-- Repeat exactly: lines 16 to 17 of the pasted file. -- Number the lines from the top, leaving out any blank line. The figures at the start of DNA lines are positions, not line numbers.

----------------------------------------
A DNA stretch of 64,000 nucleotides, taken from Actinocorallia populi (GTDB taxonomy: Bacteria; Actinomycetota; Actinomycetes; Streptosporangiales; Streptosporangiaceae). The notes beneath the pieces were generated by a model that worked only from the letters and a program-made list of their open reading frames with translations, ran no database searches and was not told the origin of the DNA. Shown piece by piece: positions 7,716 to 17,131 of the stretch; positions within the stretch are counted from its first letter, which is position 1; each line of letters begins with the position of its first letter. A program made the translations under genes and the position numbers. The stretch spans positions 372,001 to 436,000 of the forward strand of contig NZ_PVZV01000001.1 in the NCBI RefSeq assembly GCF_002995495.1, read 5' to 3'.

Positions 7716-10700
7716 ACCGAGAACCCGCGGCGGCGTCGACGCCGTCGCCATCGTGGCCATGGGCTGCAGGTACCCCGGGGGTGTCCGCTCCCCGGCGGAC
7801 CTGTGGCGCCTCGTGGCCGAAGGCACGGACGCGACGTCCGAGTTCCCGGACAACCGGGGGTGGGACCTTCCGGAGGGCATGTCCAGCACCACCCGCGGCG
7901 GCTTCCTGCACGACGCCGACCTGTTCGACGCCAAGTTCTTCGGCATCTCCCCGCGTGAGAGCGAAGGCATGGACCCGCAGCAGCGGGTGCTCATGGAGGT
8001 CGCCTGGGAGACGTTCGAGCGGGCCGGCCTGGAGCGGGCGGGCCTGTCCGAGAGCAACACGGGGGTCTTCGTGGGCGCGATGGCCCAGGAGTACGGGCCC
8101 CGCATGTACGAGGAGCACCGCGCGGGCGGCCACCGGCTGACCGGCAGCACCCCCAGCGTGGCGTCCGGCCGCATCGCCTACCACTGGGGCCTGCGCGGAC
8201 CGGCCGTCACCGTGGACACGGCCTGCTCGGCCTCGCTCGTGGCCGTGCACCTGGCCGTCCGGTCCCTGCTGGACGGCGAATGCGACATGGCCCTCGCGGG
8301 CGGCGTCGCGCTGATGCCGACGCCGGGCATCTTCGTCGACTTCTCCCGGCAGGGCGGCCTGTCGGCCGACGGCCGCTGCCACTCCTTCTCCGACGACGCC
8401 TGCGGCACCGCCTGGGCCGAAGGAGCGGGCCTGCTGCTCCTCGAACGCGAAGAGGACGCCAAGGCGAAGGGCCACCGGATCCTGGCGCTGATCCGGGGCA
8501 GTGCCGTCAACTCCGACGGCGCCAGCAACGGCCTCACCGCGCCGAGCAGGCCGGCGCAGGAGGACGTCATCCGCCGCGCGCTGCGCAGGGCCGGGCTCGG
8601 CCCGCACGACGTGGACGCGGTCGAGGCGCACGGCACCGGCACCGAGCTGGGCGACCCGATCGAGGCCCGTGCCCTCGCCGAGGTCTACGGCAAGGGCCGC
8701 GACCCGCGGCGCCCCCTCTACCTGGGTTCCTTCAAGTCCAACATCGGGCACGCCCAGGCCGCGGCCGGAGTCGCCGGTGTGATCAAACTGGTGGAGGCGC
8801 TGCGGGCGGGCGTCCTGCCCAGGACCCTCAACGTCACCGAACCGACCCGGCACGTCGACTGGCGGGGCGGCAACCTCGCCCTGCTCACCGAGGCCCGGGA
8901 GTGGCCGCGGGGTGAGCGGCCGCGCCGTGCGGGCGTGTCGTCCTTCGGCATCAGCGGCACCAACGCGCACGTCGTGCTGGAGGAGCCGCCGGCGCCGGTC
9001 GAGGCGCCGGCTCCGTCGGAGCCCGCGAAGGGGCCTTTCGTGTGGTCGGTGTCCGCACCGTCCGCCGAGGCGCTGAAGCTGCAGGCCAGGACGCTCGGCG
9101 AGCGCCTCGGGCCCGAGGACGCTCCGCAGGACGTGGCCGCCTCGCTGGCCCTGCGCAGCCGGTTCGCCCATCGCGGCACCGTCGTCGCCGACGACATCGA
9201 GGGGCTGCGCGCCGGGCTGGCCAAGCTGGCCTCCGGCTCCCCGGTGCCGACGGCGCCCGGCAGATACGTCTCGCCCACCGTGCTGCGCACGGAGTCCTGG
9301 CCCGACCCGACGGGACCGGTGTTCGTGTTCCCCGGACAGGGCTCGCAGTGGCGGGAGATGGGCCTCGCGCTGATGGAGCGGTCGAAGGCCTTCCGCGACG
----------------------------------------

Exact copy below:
9001 GAGGCGCCGGCTCCGTCGGAGCCCGCGAAGGGGCCTTTCGTGTGGTCGGTGTCCGCACCGTCCGCCGAGGCGCTGAAGCTGCAGGCCAGGACGCTCGGCG
9101 AGCGCCTCGGGCCCGAGGACGCTCCGCAGGACGTGGCCGCCTCGCTGGCCCTGCGCAGCCGGTTCGCCCATCGCGGCACCGTCGTCGCCGACGACATCGA